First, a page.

Nhl Transfer Agreement
GENEVA – Six major ice hockey nations decided Thursday to renegotiate the current agreement regulating transfers of players from Europe to the NHL. “We negotiated the proposal with the Swedish association and presented it as a proposal to the other IIHF national federations [Thursday],” Daly said in a telephone interview from Stockholm, where he is attending international meetings. I think there has been broad support for membership of this agreement, so we would have an agreement in the future. But the system began to crumble when Russia refused to sign a revised treaty three years ago and disintegrated last month, when the Czech Republic was also reluctant. They felt that $200,000 per player was not enough. It would be nice if it was easier for the guys on NHL contracts to get back into the NHL. seems, as for most veterinarians signing an AHL contract is a point without return in their career, much more than simmilar contracts are in other sports. Another example of a player who probably suffered as a result of the current contract is Barrett Hayton of the Arizona Coyotes. He is currently on the NHL team, but has only played in 20 games. Hayton has only recently been able to stay in the lineup. Part of it is due to an injury he suffered in the world juniors, but from the start of the season to the end of November, Hayton has only appeared in 14 of 27 games. As Klaus Zaugg (Watson) reports, the National League will soon sign a transfer contract with the NHL, provided the clubs agree on a new settlement on a conference call next week: any club that loses a player with a valid contract under the transfer contract can replace him with an additional import player. However, this only happens if the player in question does not have an exit clause in his contract or if he is at the end of his contract. If no new agreement is reached, the IIHF-NHL PTA will expire after the 2007-08 season.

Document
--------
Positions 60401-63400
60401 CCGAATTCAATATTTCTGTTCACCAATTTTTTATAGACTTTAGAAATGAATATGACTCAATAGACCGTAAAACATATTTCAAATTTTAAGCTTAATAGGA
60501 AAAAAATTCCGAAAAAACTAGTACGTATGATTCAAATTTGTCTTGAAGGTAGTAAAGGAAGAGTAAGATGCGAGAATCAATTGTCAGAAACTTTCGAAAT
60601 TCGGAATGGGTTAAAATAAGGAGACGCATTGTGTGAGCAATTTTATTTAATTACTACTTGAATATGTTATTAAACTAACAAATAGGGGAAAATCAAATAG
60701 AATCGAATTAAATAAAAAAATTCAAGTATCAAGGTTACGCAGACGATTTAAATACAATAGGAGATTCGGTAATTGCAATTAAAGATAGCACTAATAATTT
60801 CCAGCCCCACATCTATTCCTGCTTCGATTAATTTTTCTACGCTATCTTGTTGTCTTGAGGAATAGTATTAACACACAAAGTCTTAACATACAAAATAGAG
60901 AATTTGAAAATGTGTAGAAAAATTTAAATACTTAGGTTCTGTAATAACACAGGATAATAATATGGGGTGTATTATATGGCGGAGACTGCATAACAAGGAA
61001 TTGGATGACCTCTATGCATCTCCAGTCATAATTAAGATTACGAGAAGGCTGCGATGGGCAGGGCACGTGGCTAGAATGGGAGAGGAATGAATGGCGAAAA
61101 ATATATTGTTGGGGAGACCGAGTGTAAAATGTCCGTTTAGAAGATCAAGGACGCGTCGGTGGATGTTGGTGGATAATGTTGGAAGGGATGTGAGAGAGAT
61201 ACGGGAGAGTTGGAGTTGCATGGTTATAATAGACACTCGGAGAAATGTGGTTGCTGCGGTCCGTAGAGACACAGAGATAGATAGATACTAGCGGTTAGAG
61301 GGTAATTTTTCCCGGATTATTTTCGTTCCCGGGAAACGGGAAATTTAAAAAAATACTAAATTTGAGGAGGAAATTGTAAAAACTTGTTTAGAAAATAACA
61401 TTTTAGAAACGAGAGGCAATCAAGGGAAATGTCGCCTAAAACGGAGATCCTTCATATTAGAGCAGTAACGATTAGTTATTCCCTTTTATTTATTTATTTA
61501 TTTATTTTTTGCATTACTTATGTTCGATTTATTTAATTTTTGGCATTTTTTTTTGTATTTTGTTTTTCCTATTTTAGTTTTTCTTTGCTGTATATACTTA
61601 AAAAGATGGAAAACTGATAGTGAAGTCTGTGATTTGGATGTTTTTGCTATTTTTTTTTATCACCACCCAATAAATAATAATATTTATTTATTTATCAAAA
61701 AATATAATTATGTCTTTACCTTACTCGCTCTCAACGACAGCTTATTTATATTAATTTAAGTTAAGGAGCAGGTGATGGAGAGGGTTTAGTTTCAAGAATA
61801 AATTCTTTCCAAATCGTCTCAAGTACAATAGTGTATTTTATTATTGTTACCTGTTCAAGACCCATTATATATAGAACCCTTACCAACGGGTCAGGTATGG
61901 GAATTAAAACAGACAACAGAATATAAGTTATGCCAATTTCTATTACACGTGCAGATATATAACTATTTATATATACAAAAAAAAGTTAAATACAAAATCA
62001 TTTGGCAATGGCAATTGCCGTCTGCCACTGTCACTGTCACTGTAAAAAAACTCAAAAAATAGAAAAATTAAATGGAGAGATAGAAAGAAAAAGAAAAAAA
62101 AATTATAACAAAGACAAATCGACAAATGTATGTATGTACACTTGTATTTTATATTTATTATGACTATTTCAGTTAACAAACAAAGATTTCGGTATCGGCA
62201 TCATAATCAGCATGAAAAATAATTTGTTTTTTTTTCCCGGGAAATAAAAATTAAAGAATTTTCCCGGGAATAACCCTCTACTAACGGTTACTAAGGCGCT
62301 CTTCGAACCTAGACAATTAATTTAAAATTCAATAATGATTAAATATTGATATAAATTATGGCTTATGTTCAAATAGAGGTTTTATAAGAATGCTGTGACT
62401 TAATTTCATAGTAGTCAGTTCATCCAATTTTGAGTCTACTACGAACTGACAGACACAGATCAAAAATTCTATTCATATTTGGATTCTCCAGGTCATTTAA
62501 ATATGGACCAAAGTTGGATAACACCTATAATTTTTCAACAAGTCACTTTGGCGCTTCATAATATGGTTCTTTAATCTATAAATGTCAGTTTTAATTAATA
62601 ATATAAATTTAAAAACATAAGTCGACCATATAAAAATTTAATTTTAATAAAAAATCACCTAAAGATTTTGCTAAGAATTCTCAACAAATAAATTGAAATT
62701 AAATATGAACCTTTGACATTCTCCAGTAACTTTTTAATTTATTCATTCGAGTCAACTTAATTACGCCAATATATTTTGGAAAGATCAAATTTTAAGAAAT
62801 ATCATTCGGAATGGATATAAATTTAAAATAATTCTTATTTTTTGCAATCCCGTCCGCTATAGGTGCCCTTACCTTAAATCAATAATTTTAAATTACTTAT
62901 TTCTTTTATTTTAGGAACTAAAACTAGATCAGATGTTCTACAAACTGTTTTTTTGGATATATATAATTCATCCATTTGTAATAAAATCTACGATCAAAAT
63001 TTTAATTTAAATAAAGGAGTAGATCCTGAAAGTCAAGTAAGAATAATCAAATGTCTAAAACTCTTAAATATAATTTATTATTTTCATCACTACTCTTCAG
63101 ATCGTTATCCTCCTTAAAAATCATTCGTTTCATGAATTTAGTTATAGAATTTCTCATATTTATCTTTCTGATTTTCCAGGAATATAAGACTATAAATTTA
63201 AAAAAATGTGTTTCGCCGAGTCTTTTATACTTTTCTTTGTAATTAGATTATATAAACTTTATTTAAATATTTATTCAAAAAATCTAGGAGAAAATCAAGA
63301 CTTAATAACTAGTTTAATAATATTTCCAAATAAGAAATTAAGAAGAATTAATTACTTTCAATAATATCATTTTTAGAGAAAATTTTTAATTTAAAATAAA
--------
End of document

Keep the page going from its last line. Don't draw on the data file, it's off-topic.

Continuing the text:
The NHL will also follow the same player transfer contract with the IIHF leagues, including Sweden, Finland, the Czech Republic, Slovakia, France, Denmark, Norway and Germany. “This is not an agreement reached until it has been ratified by our board of governors, but to the extent that we can conclude and get council approval, there is a significant improvement from where we have been,” Daly said. “Furtherover, in our view, it is a great thing that this is a multi-year contract that could go up to seven years and at least four years.” As a result, NHL clubs can now intern European players in accordance with the corresponding transfer rules. The NHL today announced new player transfer contracts, including one-year extensions with existing players. These include IIHF-affiliated federations in Austria, Belarus, the Czech Republic, Denmark, Finland, France, Germany, Latvia, Norway, Slovakia, Sweden and the United Kingdom. In addition, the League has signed a new one-year transfer contract with the Swiss Ice Hockey Association and the Swiss League and a one-year extension of its existing contract with the Canadian Hockey League and its constituent organizations, the WHL, OHL and the QMJHL. The League also announced a new player transfer contract with the Swiss Ice Hockey Federation and the Swiss League.by